Three Ways Wineries Have Optimized the Virtual Space

Many parts of the country fought cold weather and pre-vaccine conditions last winter, leading them to prioritize hosting virtual events and use social media platforms to connect with consumers. 

With necessity being the mother of invention, wineries have found that engaging virtually with their customers was a worthwhile tool to keep at their disposal and have continued to use online events in a complementary manner, seeing them as valuable even in good times.

Here are three ways companies have utilized the virtual space to connect with customers.

Celebrating significant milestones

Companies both big and small have explored ways to connect virtually with their customers.

To celebrate its 75th anniversary, budget-friendly brand CK Mondavi and Family made an activity of it, choosing Instagram as their platform.

As part of their celebration, CK Mondavi and Family hosted a virtual happy hour where they walked viewers through how to make their take on a French 75 cocktail using their Moscato, much in the way famous gourmet cook Ina Garten did on Instagram in the early days of the pandemic when lockdowns were prevalent.

For the event, CK Mondavi and Family collaborated with Derek Kwong of Barkeep SF, who joined in on the live stream to walk people through how they made the drink.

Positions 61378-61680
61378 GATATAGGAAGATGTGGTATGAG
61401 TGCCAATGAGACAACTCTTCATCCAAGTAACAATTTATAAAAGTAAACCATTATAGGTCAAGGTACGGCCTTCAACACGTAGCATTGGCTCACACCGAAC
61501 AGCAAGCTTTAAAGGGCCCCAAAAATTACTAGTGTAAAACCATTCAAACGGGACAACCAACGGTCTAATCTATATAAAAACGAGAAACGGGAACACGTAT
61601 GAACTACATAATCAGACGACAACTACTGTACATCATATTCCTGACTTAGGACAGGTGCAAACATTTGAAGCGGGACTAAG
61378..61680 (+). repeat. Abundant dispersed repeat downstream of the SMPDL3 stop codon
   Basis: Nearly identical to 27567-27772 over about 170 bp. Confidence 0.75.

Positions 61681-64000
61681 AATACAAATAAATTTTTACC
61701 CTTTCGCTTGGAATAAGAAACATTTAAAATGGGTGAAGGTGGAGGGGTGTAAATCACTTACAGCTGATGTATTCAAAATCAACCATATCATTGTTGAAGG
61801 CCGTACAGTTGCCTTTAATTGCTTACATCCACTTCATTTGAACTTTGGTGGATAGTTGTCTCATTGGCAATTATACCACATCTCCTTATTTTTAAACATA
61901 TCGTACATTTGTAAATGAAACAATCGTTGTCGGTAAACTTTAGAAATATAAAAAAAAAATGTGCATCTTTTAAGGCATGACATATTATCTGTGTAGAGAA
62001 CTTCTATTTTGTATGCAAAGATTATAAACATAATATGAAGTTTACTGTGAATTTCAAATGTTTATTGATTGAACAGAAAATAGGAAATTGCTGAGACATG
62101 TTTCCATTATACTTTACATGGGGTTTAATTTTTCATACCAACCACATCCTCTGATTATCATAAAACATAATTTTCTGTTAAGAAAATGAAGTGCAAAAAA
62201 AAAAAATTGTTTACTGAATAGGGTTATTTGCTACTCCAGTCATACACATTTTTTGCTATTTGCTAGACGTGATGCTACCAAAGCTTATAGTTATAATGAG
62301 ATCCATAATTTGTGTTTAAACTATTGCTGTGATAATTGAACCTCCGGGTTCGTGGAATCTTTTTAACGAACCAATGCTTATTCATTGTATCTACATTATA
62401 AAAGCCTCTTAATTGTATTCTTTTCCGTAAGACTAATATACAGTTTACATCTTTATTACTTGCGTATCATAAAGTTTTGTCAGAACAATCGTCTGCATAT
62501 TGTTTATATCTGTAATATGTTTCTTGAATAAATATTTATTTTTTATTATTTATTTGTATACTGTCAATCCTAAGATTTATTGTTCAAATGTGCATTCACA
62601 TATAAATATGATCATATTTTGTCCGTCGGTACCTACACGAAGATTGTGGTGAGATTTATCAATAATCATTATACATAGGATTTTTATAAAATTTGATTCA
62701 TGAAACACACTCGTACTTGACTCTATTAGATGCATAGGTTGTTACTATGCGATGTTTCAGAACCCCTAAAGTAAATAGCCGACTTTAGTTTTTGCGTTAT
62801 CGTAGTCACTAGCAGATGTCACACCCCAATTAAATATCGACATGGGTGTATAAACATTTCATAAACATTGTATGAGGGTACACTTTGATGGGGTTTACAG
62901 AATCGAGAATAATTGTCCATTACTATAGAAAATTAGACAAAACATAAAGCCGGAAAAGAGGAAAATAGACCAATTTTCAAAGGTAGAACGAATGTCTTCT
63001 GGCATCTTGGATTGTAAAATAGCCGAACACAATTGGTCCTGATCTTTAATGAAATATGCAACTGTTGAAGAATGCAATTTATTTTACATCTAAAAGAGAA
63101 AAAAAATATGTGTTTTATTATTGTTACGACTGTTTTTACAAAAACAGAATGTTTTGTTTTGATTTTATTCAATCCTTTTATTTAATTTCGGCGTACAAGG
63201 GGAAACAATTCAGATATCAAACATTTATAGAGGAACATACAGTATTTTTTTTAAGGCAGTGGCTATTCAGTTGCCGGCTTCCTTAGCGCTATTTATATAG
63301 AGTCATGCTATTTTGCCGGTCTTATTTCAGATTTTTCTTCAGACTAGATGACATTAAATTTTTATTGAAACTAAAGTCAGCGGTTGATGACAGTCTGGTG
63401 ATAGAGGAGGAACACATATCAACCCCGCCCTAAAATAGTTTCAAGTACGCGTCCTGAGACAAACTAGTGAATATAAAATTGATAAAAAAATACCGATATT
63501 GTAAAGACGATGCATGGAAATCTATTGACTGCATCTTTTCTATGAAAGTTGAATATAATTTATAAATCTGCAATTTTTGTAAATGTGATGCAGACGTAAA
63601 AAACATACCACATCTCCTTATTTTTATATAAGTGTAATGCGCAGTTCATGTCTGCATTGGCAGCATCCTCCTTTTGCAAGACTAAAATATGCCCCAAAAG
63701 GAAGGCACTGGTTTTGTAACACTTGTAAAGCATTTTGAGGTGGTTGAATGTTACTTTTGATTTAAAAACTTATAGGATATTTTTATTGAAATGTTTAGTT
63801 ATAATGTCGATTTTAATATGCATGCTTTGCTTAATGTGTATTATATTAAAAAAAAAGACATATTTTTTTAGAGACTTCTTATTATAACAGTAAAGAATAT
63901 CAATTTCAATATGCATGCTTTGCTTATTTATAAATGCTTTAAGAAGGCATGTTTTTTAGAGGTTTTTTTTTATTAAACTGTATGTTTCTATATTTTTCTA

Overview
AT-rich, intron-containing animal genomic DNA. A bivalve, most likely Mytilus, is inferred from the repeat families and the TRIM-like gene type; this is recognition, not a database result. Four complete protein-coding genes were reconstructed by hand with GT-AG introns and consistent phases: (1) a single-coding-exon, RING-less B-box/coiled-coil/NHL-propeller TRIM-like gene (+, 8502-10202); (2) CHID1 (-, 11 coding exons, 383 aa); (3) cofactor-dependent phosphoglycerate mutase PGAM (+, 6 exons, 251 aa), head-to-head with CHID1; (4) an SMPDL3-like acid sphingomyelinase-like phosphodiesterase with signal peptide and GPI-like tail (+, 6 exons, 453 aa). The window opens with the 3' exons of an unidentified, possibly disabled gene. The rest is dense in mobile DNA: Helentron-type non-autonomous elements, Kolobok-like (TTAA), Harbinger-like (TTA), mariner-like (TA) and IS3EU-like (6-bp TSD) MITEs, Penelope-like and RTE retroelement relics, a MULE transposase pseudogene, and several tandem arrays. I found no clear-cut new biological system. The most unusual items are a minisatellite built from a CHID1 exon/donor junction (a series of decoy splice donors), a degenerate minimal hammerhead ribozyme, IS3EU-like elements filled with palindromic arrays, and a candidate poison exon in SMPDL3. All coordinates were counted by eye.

“While we usually enjoy our wines just as they are, trying a special new wine cocktail feels extra celebratory,” said Riana Mondavi, Director of Chains-Western Region, prior to the early-October event, who also used the opportunity to connect personally with customers by sharing family memories.

Engaging with wine club members

If your winery has a wine club, you know these are loyal customers. After all, they joined because they love your product, and if you create a good experience for them, they’re going to want to keep coming back.

Newsome Harlow Winery in Murphy, California said earlier this year that virtual events had been a boon to their business and they planned to keep them around.

Proprietor Scott Klann said they started virtual tastings up in 2020 and plugged them heavily via live Facebook posts and video embedded emails, moving to video for roughly 50% of promotional e-mail and video communications.

In 2021, they were still going strong with that approach, he said, because it gave their small winery to reach a national audience and increase their sales by more than $70,000 over the previous year.

One key to a successful virtual tasting was making sure you had more than one person hosting, Klann said.

“On Wednesdays, I held tastings with my daughter,” Klann explained. “It’s extremely important to have two people on screen. The dynamic is important — you can bounce thoughts off each other. Conversation seems much more fresh and fluid that way.”

Creating Opportunities to Win

For years, William Chris Vineyards has engaged with its customers with its Artist Blend Label Contest, giving its red blend a fresh new look every year.

But now, it’s also an opportunity for customers to interact with William Chris via Instagram and increase visibility of the winery’s social media account in the process.  Artists interested in submitting must follow William Chris on Instagram, post a photo of their original artwork, and tag William Chris Vineyards in the post.

“Typically, we spread the word by utilizing social media, email marketing,” co-founder Bill Blackmon said. “From there, people tell their artist friends and family to submit their work. It’s amazing to see so many people from all over the U.S. join in on this contest.”

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